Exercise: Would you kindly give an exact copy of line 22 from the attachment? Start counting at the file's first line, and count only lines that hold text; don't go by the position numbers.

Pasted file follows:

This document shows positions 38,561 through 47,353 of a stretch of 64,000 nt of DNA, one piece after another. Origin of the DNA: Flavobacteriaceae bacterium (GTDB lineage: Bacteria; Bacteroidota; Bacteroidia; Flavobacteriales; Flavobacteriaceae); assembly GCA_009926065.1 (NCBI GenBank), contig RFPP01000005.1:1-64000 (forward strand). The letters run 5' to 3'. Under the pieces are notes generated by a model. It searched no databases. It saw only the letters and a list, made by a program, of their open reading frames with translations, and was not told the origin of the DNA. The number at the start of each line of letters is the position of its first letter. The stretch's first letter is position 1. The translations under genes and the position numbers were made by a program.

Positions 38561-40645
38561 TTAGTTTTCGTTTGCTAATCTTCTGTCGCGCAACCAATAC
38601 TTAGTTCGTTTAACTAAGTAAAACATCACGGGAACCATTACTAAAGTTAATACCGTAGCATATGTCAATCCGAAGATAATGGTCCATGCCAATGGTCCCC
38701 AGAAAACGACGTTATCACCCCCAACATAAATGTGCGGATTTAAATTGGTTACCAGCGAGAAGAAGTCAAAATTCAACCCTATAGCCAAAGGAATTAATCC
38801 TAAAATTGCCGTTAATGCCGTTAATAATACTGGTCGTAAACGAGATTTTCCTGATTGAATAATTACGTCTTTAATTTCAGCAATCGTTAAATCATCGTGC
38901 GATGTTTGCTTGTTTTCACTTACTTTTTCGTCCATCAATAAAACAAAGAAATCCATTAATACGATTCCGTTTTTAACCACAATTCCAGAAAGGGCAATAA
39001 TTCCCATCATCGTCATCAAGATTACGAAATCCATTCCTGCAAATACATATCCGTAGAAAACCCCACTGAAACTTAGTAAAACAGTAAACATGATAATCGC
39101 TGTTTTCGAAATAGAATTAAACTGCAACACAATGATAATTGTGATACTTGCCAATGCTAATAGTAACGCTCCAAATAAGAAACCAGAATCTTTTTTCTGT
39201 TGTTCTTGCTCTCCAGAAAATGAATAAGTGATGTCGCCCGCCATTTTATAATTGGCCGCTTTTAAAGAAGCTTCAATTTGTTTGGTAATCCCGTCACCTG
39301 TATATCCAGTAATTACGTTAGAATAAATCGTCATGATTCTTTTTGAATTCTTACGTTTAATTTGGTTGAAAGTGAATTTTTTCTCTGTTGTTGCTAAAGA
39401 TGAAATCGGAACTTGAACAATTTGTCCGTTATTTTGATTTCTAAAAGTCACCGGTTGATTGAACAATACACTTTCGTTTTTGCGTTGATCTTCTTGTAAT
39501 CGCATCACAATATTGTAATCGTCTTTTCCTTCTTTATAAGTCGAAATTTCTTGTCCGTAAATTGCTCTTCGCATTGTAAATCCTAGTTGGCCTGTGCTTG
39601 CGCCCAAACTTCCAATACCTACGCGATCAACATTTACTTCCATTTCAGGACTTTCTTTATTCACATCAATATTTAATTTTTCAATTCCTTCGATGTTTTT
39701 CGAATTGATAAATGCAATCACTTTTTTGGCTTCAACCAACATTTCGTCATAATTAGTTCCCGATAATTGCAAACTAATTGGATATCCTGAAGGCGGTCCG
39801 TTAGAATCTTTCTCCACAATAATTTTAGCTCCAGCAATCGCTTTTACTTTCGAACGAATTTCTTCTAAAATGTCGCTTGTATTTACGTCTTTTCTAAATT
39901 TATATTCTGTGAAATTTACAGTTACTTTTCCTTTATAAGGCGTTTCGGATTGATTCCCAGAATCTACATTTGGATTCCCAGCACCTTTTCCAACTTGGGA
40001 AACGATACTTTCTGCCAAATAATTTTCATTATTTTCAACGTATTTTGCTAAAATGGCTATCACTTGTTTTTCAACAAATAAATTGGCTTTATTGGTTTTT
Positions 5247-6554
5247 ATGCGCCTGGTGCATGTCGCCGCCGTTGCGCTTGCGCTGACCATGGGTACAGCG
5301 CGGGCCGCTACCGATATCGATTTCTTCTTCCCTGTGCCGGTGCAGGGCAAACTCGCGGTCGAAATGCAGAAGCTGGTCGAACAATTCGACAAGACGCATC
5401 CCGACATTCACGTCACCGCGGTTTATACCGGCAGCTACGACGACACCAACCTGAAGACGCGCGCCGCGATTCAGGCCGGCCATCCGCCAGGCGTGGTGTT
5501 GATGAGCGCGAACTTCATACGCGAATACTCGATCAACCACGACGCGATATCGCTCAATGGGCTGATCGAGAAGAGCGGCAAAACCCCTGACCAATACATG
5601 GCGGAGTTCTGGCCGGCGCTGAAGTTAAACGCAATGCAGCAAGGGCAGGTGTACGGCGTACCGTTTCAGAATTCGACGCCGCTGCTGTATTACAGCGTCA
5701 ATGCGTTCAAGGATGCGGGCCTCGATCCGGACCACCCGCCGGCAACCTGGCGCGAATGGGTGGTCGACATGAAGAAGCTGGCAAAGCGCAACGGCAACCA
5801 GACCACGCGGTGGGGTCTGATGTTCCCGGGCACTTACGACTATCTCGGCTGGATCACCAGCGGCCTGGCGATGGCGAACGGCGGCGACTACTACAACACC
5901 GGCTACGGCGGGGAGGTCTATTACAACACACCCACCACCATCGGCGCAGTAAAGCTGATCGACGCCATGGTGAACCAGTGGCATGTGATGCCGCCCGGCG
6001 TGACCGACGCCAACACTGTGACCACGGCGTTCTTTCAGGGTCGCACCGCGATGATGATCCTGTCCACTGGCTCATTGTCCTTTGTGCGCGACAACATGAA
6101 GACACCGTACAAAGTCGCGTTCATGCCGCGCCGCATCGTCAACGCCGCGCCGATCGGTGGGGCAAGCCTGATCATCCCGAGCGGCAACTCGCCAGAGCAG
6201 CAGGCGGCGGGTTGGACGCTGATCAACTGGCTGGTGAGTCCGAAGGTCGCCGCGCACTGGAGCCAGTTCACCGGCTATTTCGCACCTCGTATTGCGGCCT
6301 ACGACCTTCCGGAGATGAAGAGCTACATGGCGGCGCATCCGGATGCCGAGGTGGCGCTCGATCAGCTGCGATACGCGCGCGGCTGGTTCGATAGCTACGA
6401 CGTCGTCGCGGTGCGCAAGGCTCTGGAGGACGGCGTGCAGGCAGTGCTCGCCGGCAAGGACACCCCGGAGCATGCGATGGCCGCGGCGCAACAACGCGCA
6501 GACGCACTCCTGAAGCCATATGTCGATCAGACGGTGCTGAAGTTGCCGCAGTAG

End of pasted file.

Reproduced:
5401 CCGACATTCACGTCACCGCGGTTTATACCGGCAGCTACGACGACACCAACCTGAAGACGCGCGCCGCGATTCAGGCCGGCCATCCGCCAGGCGTGGTGTT